That doesn’t mean that major films wouldn’t receive a campaign. Any film with a decent studio backing will have some kind of visibility during the season, sometimes with ultimate success but often just as another way to promote the film. Any publicity is good publicity, so being seen to be supporting your film for consideration major prestige is always a good move. That’ll certainly pay off for Wonder Woman on some level, but in terms of it breaking new ground for similar films, that’s another question.
A film that arguably broke ground before Wonder Woman, with a similar narrative, is Dawn of the Planet of the Apes. On top of working hard to secure those much-deserved technical nominations, the studio put a lot of effort into focusing on the performance on Andy Serkis as Caesar. For Your Consideration (FYC) advertising appeared in publications like Time, proclaiming the genius of Serkis's performance, with or without technical involvement, and declared "The Time Is Now." Obviously, that didn’t work in securing Serkis a nomination, but it did force the industry to acknowledge the work of actors like Serkis and start a conversation on its merits in the context of the craft of acting.
That’s arguably what Wonder Woman is aiming for – a means to further legitimize the oft-maligned superhero genre in the eyes of an industry that enjoys its profit margins but still balks at giving it serious prestige. Warner Bros. have a good track record in securing a place in the awards slate – remember, they managed to help Mad Max: Fury Road secure ten Oscar nominations, including ones for Best Picture and Best Director for George Miller – which bodes well for Wonder Woman on some level. Where it may help them is not in getting nominations but in keeping their talent happy. Only four woman directors have ever been nominated for Best Director Oscars, with a grand total of one taking home the statuette (Kathryn Bigelow for The Hurt Locker). Pumping a lot of money into getting Patty Jenkins’s name out there, alongside the expected series of male directors like Alexander Payne and Darren Aronofsky, is a smart move as well as a sign of progress for an industry still hesitant to hire women for such movies. Jenkins has yet to sign on for the Wonder Woman sequel, so this wouldn’t be the worst way to sweeten that deal.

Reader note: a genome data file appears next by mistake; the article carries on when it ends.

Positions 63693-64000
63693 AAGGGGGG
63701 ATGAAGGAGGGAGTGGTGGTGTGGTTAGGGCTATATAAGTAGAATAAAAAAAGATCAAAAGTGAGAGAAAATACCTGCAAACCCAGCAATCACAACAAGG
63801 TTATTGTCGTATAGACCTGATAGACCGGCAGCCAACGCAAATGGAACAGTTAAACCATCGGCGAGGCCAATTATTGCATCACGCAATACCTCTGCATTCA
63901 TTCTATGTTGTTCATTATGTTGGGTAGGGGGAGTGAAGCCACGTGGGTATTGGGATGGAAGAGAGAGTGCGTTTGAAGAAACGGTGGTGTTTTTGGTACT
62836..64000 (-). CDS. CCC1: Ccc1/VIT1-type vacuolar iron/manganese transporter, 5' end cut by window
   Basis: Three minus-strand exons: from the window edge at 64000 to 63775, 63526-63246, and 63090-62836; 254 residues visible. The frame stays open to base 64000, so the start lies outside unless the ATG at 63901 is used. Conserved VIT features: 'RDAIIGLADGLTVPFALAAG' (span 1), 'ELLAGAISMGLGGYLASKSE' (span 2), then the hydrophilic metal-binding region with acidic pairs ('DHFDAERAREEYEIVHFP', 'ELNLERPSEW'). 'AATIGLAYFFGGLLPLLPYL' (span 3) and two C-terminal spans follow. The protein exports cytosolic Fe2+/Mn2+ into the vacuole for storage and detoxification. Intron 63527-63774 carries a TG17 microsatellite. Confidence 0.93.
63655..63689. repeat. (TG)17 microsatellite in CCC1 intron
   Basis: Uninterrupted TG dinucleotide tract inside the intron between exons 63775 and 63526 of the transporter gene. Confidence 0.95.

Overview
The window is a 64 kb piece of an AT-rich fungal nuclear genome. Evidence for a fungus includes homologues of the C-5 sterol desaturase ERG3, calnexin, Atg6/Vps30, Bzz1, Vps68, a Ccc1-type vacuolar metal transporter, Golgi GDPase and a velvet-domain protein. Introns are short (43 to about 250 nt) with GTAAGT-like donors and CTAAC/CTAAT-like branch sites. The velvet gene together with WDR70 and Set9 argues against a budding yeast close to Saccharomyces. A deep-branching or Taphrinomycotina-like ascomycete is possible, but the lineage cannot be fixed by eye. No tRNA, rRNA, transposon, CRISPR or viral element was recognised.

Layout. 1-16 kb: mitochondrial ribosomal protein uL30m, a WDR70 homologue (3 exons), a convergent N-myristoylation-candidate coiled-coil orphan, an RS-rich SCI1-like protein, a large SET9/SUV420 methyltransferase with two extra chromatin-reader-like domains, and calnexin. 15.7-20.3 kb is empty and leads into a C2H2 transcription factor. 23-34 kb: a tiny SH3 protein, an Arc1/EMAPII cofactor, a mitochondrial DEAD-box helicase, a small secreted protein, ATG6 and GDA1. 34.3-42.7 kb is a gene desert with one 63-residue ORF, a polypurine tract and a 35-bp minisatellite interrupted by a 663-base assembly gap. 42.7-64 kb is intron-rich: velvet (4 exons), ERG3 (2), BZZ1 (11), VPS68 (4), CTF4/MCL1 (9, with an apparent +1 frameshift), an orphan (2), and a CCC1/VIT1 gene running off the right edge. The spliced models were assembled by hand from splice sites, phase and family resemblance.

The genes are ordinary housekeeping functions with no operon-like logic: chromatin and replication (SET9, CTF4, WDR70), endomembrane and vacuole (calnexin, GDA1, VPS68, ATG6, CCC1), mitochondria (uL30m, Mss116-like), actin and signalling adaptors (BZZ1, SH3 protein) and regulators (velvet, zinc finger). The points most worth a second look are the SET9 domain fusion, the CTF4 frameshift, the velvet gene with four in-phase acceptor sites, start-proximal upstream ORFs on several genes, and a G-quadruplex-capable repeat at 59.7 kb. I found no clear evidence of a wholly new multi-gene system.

Wonder Woman is one of the most hyped films of the year, and keeping that hype going can be a task for any studio, but adding an awards narrative to the story certainly keeps it moving forward into the new year, especially since most Oscar-friendly fare get releases in the Fall season. Many films ride a cultural wave to the Oscar podium, and Wonder Woman could manage that as the film has become a symbol for women the world over during a tough political time. The Weinstein Company infamously campaigned for the Alan Turing biopic The Imitation Game by plastering posters with the phrase "Honour the Man: Honour the Film", directly tying giving a movie an Oscar to celebrating LGBTQ rights. By contrast, connecting Wonder Woman's awards hopes to a celebration of women and young girls seems pretty tame.
Warner Bros. are doing quite well financially this year, having already soared past $1bn in grosses thanks to the successes of Wonder Woman and Dunkirk. Giving both an Oscar campaign, but particularly the former, is a great display of power, but it could signal some real change in an industry for whom progress is shockingly incremental. With the Academy adding new, more diverse voters to its membership, which already led to some upsets at this year’s ceremony, the studio could ride that wave of inclusivity, buzz and cultural prescience all the way to the Dolby Theatre. Wonder Woman could continue to break new ground, but for now, the steps being taken to ensure that are merely part of the game.